“We cannot forget, but we must forgive and create a successful economy”, said president Aleksandar Vucic referring to 1999 NATO bombing of Serbia.
Vucic and Gerhard Schroeder, who was German chancellor at that time, spoke at the conference World Minds in Belgrade today. Schroeder said that the decision to bomb Serbia was “very emotional”. NATO’s intervention against Serbia was first military action after the end of the Second World War in which Germany took part.
“It would be easy to me to criticize Schroeder and say that this (bombing) was a bad decision”, said Vucic, who was Serbian information minister during the war. “Many civilians, innocent people have lost their lives during NATO’s bombings… We have to create an economically successful country. We all want to see progress”, Vucic said.
With regard to the Kosovo issue, he said that “we are all lost in space and time”. “Pristina cannot consolidate itself without Serbia; we will do our best to preserve peace and stability”, Vucic underlined.
Schroeder, Vucic’s staunch supporter who has visited Serbia many times since the country’s current president came to power in 2012, has said that the decision on the bombing was “very emotional”.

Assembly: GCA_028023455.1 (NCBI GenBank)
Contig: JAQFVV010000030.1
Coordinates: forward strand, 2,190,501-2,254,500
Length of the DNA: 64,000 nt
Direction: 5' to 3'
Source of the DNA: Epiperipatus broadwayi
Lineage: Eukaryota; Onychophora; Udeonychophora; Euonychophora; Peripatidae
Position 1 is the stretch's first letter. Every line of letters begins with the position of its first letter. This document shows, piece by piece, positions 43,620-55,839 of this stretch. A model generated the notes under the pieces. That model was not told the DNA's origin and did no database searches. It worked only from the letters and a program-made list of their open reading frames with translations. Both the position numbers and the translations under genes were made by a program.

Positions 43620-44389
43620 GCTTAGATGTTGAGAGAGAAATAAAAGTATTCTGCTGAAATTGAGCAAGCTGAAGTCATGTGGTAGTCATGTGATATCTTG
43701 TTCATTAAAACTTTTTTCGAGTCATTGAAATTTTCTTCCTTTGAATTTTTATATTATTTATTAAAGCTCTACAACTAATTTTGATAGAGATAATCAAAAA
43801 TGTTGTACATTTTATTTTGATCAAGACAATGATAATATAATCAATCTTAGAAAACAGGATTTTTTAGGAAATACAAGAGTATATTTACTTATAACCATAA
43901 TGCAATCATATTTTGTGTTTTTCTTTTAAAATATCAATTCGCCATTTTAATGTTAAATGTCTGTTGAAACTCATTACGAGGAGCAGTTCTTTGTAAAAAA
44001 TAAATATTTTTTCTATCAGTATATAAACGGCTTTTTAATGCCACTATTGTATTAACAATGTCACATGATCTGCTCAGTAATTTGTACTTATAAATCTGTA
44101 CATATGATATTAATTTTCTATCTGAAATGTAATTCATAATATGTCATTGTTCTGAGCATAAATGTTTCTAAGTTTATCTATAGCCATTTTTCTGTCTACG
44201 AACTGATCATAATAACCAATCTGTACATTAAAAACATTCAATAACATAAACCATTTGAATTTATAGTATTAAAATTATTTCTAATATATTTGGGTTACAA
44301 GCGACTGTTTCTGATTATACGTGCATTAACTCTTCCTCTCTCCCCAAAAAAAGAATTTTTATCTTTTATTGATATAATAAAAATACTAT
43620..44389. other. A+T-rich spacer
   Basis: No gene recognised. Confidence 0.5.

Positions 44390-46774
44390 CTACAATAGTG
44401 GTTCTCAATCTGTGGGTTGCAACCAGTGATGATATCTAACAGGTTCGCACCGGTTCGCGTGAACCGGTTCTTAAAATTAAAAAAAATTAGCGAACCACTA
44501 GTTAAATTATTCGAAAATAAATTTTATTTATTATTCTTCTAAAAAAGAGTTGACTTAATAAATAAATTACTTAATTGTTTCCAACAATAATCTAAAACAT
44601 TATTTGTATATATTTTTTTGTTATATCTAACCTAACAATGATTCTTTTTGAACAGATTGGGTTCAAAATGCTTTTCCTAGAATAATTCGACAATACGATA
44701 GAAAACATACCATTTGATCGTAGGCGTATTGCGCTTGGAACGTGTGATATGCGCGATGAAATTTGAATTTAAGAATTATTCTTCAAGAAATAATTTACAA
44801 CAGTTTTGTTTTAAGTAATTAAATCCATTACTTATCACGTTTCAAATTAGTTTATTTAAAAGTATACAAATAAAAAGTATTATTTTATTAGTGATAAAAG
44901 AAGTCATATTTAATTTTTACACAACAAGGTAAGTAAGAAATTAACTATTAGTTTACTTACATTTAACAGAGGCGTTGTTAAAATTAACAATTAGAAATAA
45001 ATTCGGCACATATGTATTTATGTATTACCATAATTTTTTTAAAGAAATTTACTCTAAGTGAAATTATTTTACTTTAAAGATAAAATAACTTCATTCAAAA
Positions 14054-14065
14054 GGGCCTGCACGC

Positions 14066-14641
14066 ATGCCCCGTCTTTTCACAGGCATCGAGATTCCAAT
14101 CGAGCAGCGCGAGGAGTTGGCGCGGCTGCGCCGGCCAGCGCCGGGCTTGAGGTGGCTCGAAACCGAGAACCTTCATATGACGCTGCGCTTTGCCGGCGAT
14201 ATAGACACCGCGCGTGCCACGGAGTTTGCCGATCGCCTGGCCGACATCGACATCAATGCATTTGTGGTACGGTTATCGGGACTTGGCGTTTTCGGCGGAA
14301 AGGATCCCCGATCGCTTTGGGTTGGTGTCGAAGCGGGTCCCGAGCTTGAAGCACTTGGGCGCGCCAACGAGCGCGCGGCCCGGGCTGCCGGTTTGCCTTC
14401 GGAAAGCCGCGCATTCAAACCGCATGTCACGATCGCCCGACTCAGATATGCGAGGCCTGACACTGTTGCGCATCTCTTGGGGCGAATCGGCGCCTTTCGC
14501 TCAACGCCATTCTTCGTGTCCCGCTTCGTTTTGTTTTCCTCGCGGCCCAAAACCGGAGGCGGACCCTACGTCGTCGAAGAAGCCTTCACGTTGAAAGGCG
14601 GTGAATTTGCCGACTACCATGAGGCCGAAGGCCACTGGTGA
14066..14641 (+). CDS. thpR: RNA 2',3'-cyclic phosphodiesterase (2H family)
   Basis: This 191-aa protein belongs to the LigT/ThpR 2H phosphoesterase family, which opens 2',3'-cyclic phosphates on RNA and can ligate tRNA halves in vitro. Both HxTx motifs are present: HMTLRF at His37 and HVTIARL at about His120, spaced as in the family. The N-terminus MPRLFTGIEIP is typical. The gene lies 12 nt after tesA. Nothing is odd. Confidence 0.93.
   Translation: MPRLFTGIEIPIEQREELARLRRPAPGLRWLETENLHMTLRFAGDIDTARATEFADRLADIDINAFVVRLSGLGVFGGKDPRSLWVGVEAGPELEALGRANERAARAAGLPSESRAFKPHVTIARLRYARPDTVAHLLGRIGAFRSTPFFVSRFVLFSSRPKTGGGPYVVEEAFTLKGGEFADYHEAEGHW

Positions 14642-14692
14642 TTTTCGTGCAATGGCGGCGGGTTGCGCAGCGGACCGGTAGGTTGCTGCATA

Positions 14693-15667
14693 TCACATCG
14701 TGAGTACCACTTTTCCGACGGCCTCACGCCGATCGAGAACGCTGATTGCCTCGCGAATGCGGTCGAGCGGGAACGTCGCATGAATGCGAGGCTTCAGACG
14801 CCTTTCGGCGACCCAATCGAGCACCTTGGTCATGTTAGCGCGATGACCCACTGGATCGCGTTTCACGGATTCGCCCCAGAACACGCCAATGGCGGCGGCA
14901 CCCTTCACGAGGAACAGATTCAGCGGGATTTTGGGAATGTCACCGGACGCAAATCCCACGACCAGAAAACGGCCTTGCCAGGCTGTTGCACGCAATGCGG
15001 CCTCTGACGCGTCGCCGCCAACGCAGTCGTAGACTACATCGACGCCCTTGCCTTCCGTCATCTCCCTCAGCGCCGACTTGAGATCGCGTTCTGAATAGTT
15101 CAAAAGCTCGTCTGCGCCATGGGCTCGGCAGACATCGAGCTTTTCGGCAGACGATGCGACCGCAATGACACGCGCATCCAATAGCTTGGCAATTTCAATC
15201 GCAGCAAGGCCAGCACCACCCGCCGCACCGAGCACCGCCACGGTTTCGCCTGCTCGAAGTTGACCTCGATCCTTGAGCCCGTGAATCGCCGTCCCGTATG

“The first decision that has been made was with regard to Iraq; we (Germany) had to decide whether we would take part or not. Another tough decision was that we had to participate in the intervention in Afghanistan. We had to decide about NATO’s attack against Serbia, alongside our NATO partners. That was a very emotional decision, but after analyzing the whole situation in Kosovo we had to decide to take part in the bombing”, Schroeder was quoted as saying.
NATO attacked Serbia in 1999; the invasion of Afghanistan was launched in 2001, while the invasion of Iraq came two years later.
When it comes to Serbian accession to the European Union, Schroeder suggested that the country could become a member even before the Kosovo issue is resolved. “Unfortunately, that will not happen”, Vucic said.
“I believe that Serbia is on very good path”, Schroeder concluded, praising economic reforms in the country./ibna